This post is part of our “What Does Choice Mean to You?” series commemorating the 37th anniversary of Roe v. Wade.
I was raised pro-choice. I was raised to believe in reproductive freedom. There are a lot of reasons for that but it mostly has to do with my parents. I am the product of an interracial marriage. People never know what I am, and they are always curious to know. Is that because they’ll know how to treat me after? Does it make them feel better because they’ve had experiences with some of my “people?”
As a multiracial woman growing up, it just didn’t make sense to be a bigot. It didn’t make sense to be supporting something that barred individual liberty and ignored the elements of diverse social and ethnic realities. Seeing the ostracism my own parents experienced being together, I never wanted any part of anything right wing or narrow-minded.
And that’s exactly what the anti-choice movement represents to me, since I’ve seen the same people who show up protesting at clinics yell homophobic slurs at my gay friends or serve me last at a restaurant.
I remember being about 10 years old and coming home from my Catholic school asking my mom if abortion was wrong.
“They said it’s like grinding babies.” I repeated to my mother.
“Jessica, I’m going to tell you something. Abortion isn’t wrong. Making a personal decision for someone else is wrong.
Pretending you know what it’s like to be in their shoes is wrong.”
“But they said that God won’t love you if you get an abortion!” I continued.
“I’ve had two. Do you think the Creator doesn’t love me?” my mother replied.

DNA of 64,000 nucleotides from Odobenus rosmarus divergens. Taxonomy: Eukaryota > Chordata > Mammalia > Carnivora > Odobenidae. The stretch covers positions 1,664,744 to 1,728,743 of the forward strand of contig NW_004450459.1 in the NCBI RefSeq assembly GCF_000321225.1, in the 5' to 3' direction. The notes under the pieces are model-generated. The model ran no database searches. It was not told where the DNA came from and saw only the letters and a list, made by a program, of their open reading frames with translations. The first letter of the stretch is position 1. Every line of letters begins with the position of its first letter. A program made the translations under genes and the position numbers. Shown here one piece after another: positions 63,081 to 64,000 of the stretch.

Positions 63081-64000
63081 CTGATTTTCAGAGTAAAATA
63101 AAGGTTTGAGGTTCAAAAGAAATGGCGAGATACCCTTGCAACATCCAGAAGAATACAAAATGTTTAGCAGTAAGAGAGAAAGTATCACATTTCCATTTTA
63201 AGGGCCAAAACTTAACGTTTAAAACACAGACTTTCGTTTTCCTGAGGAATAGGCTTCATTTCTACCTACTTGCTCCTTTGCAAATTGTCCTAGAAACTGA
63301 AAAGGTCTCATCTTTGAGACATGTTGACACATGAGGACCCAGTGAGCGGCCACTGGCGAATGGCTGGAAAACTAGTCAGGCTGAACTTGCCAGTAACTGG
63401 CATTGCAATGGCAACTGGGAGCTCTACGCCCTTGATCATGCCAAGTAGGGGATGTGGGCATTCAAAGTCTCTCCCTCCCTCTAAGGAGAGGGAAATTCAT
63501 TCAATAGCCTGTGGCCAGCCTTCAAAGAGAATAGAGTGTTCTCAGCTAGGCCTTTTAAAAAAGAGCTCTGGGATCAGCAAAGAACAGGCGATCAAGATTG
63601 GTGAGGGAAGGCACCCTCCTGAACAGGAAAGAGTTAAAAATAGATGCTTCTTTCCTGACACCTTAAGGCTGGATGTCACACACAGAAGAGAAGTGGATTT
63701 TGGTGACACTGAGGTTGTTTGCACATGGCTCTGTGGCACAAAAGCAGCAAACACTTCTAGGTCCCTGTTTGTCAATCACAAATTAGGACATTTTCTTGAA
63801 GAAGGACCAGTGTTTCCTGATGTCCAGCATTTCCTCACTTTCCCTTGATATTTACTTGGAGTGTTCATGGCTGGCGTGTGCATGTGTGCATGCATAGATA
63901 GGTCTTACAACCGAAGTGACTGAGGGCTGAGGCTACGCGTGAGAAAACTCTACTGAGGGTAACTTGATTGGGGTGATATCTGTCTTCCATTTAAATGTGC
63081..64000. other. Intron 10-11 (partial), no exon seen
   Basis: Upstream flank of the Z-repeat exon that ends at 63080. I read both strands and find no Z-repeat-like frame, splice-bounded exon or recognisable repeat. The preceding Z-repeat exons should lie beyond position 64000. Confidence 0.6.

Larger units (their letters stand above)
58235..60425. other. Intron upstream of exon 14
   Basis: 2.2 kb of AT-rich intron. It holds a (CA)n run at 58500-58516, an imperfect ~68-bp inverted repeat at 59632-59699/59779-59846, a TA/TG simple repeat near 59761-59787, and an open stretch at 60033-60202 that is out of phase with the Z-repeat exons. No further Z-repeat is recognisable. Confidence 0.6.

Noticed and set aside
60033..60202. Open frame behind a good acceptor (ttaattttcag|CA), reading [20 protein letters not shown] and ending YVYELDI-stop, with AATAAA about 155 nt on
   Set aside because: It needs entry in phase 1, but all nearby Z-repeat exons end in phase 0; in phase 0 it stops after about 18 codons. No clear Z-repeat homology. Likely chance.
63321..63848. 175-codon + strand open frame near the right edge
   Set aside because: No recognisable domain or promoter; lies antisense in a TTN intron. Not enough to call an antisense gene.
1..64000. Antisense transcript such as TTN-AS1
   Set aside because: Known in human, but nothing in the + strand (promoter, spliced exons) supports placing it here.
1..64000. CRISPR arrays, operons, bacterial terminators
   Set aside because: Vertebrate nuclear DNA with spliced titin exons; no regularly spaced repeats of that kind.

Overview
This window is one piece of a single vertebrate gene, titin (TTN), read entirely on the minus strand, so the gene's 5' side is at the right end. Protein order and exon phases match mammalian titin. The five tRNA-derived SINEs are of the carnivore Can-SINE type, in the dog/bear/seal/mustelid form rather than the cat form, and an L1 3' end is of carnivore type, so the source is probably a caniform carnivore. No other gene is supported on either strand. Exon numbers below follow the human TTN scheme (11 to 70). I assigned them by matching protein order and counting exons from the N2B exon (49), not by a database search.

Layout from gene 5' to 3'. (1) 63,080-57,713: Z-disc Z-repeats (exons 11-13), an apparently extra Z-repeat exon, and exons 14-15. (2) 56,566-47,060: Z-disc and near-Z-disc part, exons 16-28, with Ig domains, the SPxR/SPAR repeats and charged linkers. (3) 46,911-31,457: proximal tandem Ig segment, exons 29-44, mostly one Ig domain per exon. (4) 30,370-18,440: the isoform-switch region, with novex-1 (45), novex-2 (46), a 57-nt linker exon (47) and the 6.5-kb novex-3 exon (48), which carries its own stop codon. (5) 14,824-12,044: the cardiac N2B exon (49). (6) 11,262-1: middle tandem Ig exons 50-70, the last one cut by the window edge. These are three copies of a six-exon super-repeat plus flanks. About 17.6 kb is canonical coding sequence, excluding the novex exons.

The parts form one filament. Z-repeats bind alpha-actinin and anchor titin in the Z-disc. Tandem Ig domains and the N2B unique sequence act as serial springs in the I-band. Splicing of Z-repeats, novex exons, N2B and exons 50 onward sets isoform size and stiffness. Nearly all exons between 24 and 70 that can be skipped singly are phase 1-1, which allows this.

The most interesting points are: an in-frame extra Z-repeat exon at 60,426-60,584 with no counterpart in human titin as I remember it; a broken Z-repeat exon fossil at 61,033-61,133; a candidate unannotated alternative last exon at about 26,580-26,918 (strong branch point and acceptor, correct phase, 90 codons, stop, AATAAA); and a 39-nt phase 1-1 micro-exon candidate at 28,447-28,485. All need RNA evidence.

Whoa. Well that shut me up. Because now my own mother was one of “those” people. People who have had abortions.
My mother would then recount to me her story about being 15 then 16, living in a small community, her parents barely
being able to put food on the table, and the series of abusive relationships she would go in and out of. It was strange for me to picture my mother back then, given how different our lives were at that moment.
“Well how were you able to have me and Jennifer? Why’d you pick us?” I asked.
“Because it was the right time” my mother told me. “Because I was old enough, mature enough, able to actually give you
the life you deserved. Your spirits have been with me all along. It wouldn’t have been fair otherwise. Listen, having kids is a big deal and it should never be taken lightly. Those pro-life people are really are missing the point of giving life in reality.”
So that’s why I’m here.
Fighting for reproductive justice that is inclusive and encompassing for everyone. Trying to make sure we can all make the
best decision for our own lives.
Because I know the Creator still loves my mom.